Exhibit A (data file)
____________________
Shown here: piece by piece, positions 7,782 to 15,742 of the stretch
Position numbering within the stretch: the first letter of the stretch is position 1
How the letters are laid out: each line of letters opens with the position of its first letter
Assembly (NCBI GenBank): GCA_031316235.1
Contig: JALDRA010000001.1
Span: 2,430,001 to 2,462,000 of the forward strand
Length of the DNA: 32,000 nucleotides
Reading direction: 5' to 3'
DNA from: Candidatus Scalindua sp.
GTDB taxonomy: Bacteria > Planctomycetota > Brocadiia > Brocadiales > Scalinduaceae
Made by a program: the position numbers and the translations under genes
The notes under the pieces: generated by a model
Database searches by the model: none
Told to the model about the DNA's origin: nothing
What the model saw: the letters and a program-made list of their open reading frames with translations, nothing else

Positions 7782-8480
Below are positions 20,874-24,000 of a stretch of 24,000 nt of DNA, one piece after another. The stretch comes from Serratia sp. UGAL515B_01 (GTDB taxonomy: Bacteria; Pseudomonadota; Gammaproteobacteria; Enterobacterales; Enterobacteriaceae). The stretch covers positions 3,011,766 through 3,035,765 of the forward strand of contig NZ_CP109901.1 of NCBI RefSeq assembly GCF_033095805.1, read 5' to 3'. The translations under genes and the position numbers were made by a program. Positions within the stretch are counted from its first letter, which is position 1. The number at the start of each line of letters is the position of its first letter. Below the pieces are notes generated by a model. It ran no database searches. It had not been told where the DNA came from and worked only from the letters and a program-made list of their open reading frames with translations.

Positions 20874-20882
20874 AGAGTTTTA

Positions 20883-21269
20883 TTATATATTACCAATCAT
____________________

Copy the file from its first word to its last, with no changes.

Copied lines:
Shown here: piece by piece, positions 7,782 to 15,742 of the stretch
Position numbering within the stretch: the first letter of the stretch is position 1
How the letters are laid out: each line of letters opens with the position of its first letter
Assembly (NCBI GenBank): GCA_031316235.1
Contig: JALDRA010000001.1
Span: 2,430,001 to 2,462,000 of the forward strand
Length of the DNA: 32,000 nucleotides
Reading direction: 5' to 3'
DNA from: Candidatus Scalindua sp.
GTDB taxonomy: Bacteria > Planctomycetota > Brocadiia > Brocadiales > Scalinduaceae
Made by a program: the position numbers and the translations under genes
The notes under the pieces: generated by a model
Database searches by the model: none
Told to the model about the DNA's origin: nothing
What the model saw: the letters and a program-made list of their open reading frames with translations, nothing else

Positions 7782-8480
Below are positions 20,874-24,000 of a stretch of 24,000 nt of DNA, one piece after another. The stretch comes from Serratia sp. UGAL515B_01 (GTDB taxonomy: Bacteria; Pseudomonadota; Gammaproteobacteria; Enterobacterales; Enterobacteriaceae). The stretch covers positions 3,011,766 through 3,035,765 of the forward strand of contig NZ_CP109901.1 of NCBI RefSeq assembly GCF_033095805.1, read 5' to 3'. The translations under genes and the position numbers were made by a program. Positions within the stretch are counted from its first letter, which is position 1. The number at the start of each line of letters is the position of its first letter. Below the pieces are notes generated by a model. It ran no database searches. It had not been told where the DNA came from and worked only from the letters and a program-made list of their open reading frames with translations.

Positions 20874-20882
20874 AGAGTTTTA

Positions 20883-21269
20883 TTATATATTACCAATCAT